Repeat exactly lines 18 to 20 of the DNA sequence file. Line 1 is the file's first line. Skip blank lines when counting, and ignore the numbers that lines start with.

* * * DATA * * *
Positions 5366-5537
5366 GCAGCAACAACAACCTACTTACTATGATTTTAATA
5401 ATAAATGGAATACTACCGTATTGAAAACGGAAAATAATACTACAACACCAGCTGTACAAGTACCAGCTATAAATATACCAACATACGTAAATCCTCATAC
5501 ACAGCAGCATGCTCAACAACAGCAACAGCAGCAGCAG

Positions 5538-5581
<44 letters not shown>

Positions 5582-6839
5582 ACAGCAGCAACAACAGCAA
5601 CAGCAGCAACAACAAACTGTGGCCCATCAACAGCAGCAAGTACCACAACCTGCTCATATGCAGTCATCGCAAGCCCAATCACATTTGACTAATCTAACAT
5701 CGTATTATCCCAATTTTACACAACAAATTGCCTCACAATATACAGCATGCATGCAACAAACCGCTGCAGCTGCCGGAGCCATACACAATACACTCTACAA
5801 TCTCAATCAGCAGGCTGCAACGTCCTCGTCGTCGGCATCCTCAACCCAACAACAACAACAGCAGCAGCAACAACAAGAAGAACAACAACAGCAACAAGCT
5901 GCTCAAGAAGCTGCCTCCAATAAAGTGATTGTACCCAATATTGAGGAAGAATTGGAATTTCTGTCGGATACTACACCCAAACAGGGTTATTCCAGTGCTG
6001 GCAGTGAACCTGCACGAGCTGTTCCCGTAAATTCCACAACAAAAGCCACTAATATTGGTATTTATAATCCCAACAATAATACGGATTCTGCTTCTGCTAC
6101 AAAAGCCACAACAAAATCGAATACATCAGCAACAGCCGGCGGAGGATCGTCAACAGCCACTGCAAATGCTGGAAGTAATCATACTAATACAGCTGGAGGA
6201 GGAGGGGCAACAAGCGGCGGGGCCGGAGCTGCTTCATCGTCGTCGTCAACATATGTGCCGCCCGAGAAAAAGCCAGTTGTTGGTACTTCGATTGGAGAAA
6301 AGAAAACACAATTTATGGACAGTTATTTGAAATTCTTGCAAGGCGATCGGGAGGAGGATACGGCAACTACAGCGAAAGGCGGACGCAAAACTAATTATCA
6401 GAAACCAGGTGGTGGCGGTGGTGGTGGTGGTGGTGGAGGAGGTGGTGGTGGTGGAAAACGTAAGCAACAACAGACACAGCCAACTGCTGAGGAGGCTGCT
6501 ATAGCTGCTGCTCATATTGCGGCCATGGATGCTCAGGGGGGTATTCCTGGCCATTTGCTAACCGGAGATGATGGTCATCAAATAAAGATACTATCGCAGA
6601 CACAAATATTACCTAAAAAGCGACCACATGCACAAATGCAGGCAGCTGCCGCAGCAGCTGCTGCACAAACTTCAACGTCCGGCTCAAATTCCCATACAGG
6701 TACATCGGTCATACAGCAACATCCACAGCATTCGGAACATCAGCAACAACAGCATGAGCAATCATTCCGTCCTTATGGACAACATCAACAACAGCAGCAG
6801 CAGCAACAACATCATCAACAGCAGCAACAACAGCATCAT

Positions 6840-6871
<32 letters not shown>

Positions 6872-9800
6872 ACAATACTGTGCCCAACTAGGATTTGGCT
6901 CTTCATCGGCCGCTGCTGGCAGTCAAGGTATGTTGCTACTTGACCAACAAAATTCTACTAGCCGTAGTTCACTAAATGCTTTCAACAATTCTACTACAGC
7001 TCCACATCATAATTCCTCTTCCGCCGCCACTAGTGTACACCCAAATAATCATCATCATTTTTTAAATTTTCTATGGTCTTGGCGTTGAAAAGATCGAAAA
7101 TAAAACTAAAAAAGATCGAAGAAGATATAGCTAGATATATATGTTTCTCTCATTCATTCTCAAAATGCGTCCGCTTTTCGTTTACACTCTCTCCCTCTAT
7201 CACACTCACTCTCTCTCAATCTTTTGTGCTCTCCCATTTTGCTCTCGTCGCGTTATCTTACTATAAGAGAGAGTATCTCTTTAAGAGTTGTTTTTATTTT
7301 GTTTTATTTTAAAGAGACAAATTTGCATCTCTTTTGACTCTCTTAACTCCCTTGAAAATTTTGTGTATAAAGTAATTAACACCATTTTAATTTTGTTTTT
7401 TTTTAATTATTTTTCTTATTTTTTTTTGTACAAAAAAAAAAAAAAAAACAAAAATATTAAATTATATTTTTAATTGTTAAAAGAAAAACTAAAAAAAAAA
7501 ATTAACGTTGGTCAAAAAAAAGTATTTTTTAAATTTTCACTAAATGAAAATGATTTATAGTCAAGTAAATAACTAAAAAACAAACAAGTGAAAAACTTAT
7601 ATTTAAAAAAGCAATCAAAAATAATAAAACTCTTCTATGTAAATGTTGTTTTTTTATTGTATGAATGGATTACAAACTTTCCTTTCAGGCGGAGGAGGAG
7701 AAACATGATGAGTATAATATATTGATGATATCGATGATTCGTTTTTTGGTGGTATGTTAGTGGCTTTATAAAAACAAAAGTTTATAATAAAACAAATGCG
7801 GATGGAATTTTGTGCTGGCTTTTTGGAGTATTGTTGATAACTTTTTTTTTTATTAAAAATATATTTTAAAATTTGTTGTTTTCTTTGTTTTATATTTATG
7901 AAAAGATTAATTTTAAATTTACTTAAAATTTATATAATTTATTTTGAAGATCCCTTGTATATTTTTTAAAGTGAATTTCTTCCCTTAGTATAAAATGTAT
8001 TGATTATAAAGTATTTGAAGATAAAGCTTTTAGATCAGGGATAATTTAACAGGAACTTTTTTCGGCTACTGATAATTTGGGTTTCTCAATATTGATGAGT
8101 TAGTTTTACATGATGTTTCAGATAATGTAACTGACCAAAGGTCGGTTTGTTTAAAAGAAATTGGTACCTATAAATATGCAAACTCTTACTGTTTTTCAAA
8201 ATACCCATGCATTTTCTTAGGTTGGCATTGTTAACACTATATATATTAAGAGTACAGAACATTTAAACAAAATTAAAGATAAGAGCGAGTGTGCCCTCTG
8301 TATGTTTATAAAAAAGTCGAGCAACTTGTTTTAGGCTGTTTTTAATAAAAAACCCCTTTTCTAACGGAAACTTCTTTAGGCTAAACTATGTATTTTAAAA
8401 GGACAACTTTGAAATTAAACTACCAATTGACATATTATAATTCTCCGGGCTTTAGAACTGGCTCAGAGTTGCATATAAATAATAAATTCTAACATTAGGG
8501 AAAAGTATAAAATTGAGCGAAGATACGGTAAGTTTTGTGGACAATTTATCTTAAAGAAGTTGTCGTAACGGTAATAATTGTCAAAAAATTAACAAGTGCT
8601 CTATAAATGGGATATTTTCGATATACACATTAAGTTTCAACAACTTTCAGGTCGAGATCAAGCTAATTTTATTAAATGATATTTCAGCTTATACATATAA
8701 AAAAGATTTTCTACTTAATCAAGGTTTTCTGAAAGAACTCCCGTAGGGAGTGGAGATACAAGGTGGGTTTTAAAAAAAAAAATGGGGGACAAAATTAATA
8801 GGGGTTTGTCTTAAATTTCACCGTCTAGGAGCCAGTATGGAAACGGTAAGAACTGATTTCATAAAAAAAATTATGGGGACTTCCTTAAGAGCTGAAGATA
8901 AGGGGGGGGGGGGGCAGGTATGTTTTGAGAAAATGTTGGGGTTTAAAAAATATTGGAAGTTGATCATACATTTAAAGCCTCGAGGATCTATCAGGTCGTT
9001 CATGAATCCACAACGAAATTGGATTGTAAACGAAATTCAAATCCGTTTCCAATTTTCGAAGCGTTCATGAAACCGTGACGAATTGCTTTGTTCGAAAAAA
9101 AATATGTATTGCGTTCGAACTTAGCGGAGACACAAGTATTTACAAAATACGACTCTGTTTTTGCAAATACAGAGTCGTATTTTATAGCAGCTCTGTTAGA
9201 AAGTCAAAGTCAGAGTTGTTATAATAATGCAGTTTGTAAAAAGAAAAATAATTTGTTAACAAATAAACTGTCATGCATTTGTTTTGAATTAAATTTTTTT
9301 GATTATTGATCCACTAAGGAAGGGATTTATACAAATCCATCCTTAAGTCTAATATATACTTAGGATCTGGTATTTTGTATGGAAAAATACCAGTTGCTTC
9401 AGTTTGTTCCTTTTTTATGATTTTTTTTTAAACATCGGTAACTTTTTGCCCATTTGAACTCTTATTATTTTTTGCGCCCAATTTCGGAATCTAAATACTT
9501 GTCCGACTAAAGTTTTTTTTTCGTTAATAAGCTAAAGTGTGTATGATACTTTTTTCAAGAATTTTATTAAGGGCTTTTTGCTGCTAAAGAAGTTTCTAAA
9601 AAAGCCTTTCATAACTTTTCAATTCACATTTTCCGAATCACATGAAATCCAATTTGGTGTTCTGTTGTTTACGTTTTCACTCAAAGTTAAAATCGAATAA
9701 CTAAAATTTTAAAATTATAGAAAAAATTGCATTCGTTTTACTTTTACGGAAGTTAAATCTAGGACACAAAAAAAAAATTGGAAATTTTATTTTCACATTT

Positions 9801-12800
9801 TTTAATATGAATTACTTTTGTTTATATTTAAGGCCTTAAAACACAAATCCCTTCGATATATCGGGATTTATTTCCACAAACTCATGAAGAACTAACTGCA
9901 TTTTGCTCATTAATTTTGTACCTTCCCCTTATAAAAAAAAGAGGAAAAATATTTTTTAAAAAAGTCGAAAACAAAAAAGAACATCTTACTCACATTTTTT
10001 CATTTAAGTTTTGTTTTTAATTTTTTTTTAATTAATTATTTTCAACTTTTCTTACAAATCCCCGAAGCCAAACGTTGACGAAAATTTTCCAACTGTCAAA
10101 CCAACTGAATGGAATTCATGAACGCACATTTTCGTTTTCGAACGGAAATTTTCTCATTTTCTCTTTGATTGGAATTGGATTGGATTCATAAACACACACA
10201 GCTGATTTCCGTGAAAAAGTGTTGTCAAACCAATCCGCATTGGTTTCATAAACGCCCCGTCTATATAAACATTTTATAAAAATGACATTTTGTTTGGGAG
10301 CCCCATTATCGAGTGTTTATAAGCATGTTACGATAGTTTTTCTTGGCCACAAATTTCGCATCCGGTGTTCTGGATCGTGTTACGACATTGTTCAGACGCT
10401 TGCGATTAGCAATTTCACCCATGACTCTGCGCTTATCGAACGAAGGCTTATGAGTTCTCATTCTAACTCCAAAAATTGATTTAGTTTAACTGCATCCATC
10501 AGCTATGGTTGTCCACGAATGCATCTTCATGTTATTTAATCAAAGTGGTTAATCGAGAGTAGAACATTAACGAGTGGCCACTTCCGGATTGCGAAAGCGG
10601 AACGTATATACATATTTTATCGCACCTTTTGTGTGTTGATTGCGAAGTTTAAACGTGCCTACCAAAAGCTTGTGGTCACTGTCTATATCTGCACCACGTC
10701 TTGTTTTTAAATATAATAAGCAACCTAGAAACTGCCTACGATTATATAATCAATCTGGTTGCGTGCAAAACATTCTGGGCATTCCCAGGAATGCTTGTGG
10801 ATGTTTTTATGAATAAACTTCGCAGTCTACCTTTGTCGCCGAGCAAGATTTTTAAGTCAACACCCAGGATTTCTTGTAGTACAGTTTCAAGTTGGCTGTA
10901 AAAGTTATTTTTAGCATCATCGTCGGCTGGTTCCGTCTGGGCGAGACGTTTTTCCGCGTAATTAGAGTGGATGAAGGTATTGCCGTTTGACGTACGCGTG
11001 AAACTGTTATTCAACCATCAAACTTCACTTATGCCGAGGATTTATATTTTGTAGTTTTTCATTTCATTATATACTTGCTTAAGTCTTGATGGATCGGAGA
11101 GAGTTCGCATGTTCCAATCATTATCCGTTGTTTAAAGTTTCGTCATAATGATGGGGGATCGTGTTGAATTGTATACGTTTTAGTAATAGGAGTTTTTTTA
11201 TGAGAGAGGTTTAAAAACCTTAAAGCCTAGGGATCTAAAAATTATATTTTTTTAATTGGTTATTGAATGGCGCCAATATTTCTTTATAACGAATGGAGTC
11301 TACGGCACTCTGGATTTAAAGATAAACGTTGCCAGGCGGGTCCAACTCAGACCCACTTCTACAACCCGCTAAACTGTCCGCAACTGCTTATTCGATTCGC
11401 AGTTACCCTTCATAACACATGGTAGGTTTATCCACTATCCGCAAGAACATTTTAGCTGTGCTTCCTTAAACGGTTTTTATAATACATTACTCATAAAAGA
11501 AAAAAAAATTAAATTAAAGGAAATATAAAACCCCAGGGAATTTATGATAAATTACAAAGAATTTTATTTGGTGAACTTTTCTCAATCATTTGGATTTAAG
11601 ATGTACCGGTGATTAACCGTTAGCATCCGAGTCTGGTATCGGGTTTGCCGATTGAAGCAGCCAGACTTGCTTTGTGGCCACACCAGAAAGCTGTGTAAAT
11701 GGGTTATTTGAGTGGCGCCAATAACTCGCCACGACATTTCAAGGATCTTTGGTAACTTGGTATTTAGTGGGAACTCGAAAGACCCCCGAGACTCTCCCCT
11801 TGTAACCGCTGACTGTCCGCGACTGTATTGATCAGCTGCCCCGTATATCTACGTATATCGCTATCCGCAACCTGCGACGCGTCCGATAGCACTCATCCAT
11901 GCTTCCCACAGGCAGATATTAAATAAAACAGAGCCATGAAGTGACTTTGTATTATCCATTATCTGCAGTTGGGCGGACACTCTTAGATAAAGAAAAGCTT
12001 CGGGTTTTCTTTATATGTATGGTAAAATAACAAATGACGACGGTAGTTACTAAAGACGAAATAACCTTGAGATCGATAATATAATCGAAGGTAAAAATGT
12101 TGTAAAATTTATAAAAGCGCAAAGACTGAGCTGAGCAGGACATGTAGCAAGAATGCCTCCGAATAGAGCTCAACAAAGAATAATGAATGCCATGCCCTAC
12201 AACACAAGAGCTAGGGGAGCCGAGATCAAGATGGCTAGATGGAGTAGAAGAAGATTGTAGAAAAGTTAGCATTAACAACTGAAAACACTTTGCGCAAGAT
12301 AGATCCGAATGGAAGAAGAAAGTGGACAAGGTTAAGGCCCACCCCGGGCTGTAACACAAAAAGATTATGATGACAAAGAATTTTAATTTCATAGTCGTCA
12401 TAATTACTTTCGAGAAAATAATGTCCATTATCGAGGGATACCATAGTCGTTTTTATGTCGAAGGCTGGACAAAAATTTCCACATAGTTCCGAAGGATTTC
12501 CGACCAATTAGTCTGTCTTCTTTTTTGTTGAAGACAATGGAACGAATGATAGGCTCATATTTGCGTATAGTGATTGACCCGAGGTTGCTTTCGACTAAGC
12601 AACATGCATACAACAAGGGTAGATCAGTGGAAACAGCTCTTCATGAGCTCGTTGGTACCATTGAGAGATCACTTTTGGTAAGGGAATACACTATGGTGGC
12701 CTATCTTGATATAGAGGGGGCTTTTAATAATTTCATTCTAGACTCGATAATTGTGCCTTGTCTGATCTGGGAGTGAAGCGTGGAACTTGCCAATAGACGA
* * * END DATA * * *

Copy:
6501 ATAGCTGCTGCTCATATTGCGGCCATGGATGCTCAGGGGGGTATTCCTGGCCATTTGCTAACCGGAGATGATGGTCATCAAATAAAGATACTATCGCAGA
6601 CACAAATATTACCTAAAAAGCGACCACATGCACAAATGCAGGCAGCTGCCGCAGCAGCTGCTGCACAAACTTCAACGTCCGGCTCAAATTCCCATACAGG
6701 TACATCGGTCATACAGCAACATCCACAGCATTCGGAACATCAGCAACAACAGCATGAGCAATCATTCCGTCCTTATGGACAACATCAACAACAGCAGCAG